Controversial for-profit school chain receives Global Action award

18 Nov 16

A for-profit education provider that has been ordered to close its schools in Uganda has been given an award for its work from an alliance of businesses and universities and KPMG.


Bridge International Academies was granted the Global Shared Value Award from Global Action Platform, a network of universities, non governmental organisations, businesses and other organisations that search for solutions to food, health and prosperity challenges, in association with KPMG.

The award acknowledges corporations that have “addressed major societal challenges through innovative business solutions”. The group had already won the support of influential donors including the UK’s Department for International Development and the World Bank.

Advocates say its technology driven and cost-cutting model can offer children who might otherwise not have the chance to attend school a chance to learn for a low cost.

Global Action Platform applauded Bridge International for its work in Kenya in particular, where it said the school had identified a scalable, sustainable and successful solution to provide quality education for poor children.

However the fee-charging schools, which operate mostly across Africa but also in Asia, have also faced criticism.

NGOs and teaching unions in Africa and beyond have criticised Bridge International’s operating model, which they argue makes use of unqualified teachers to deliver scripted lessons and manage administration tasks through tablets.

Uganda’s minister of education and sports Janet Museveni ordered all 63 Bridge International nursery and primary schools in the country to close on the basis that they fell short of standards on education, hygiene and sanitation and lacked proper licenses.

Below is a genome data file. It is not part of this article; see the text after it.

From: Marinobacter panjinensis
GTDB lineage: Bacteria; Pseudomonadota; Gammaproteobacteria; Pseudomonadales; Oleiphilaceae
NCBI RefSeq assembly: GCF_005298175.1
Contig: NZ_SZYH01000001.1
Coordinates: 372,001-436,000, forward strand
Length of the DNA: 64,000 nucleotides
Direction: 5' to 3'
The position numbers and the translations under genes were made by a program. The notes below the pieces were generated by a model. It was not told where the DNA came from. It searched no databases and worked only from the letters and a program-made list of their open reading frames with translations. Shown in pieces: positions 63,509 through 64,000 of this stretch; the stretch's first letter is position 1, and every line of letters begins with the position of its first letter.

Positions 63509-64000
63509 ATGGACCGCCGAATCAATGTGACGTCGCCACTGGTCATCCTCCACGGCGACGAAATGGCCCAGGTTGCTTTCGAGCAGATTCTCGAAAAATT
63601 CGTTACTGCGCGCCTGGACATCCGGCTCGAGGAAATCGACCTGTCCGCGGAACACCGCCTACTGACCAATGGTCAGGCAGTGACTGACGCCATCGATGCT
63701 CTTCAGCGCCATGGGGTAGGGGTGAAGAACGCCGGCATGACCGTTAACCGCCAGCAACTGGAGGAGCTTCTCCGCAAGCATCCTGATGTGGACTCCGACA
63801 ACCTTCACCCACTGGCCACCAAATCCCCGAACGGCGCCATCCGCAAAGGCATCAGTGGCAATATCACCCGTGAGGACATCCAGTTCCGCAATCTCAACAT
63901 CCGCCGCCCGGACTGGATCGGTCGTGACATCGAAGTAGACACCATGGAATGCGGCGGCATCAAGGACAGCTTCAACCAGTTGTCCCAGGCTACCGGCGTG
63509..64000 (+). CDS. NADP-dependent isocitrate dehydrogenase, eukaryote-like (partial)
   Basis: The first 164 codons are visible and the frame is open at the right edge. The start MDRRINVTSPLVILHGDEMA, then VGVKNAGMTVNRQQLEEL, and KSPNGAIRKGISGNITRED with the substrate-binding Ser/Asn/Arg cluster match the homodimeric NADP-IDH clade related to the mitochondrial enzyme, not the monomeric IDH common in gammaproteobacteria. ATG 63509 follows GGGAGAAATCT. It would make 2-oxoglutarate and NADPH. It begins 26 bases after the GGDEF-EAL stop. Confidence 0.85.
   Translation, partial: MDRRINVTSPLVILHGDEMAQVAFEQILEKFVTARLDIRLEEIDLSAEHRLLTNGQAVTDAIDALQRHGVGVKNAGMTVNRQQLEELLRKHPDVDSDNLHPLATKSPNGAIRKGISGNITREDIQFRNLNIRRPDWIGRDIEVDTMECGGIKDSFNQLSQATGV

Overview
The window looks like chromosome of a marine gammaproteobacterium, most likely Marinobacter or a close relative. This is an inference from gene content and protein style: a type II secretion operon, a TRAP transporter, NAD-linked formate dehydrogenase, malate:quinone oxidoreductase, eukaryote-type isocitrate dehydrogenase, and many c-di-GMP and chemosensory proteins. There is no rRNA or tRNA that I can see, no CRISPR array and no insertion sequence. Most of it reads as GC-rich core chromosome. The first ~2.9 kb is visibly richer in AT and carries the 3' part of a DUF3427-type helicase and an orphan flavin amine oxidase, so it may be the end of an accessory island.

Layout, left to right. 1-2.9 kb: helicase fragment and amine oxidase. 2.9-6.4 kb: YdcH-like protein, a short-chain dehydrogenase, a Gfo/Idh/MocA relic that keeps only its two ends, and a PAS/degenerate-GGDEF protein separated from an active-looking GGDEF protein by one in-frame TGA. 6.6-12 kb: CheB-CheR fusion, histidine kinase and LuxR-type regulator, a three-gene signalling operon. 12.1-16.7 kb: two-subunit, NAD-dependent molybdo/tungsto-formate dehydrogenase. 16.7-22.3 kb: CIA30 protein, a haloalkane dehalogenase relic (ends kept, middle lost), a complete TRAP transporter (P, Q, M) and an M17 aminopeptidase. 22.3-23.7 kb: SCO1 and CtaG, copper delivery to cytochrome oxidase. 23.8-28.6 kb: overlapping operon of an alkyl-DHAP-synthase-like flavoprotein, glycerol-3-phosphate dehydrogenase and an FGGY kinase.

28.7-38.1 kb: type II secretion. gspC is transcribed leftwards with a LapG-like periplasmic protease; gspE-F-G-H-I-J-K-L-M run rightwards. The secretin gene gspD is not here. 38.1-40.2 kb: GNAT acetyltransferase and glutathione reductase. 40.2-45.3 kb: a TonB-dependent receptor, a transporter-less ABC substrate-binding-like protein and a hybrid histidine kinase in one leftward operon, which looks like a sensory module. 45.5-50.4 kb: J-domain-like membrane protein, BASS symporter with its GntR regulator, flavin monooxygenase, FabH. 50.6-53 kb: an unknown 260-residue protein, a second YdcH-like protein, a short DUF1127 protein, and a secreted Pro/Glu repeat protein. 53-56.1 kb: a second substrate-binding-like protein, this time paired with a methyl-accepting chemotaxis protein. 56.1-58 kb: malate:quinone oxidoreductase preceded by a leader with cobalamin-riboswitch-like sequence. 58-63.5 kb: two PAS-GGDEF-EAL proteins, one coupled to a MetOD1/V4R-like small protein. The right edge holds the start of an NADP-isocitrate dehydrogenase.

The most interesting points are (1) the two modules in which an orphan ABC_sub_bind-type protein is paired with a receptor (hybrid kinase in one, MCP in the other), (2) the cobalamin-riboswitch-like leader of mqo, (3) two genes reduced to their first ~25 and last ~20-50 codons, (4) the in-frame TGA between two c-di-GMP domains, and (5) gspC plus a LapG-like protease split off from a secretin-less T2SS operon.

The school is appealing the decision, while similar court cases are also currently ongoing in Kenya at the county level. There are over 400 Bridge International schools in the entire country.

Earlier this month a cohort of national, regional and international organisations, including Amnesty International, Global Justice Now and ActionAid, published a joint statement voicing concern that Bridge International’s investors could be failing in their due diligence obligations by funding a school that has allegedly broken the law in Uganda and potentially in Kenya as well.

Tanvir Muntasim, from ActionAid International, said: “The developments in Uganda should act as a cautionary tale for countries planning to allow commercial schools without appropriate regulation or oversight and for investors planning on investing in school chains which are premised on low-standards in order to maximise profits.”

ActionAid’s opposition to Bridge International highlights the divisions within the development community about the value of the Bridge International’s work: the NGO is also listed as a member of the Global Action Platform. 

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